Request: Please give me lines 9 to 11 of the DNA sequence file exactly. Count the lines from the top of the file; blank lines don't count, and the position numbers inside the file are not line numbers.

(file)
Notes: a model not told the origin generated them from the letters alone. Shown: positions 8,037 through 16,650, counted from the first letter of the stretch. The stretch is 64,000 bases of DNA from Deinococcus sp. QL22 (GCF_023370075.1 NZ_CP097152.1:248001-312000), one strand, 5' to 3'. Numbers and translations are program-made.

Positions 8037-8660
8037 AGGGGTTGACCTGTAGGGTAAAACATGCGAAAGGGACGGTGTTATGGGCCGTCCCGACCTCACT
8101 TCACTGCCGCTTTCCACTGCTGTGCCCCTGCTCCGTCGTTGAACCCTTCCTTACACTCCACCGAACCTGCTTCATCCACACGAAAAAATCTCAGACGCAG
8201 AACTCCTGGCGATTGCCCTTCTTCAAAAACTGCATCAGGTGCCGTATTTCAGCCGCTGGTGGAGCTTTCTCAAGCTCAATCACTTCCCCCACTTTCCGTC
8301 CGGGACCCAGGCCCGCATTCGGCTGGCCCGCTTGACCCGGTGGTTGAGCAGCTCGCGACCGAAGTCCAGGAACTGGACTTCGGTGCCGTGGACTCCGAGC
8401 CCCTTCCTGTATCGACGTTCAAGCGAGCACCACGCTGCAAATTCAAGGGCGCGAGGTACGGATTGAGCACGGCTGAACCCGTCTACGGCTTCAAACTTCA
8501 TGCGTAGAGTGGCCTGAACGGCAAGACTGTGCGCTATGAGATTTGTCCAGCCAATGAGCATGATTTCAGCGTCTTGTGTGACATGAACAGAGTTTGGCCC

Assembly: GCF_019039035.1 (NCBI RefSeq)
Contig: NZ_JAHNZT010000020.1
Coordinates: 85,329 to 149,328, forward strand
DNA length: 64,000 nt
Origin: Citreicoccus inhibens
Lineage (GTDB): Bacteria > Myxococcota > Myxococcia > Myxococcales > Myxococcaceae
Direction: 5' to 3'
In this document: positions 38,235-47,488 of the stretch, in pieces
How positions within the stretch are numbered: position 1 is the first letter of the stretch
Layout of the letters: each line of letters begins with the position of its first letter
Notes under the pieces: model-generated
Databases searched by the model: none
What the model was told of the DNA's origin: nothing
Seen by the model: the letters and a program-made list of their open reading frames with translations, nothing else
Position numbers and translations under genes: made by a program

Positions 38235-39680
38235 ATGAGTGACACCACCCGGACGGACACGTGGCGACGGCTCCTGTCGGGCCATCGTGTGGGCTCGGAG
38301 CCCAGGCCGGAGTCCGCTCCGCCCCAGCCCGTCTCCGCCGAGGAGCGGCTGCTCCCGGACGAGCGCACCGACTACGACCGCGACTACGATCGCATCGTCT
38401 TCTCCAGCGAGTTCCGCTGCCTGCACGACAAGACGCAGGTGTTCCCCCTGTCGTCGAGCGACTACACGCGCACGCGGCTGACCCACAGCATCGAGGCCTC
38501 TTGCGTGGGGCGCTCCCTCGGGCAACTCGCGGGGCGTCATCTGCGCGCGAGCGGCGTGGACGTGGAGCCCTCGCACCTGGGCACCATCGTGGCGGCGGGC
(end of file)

Assembly: GCF_019039035.1 (NCBI RefSeq)
Contig: NZ_JAHNZT010000020.1
Coordinates: 85,329 to 149,328, forward strand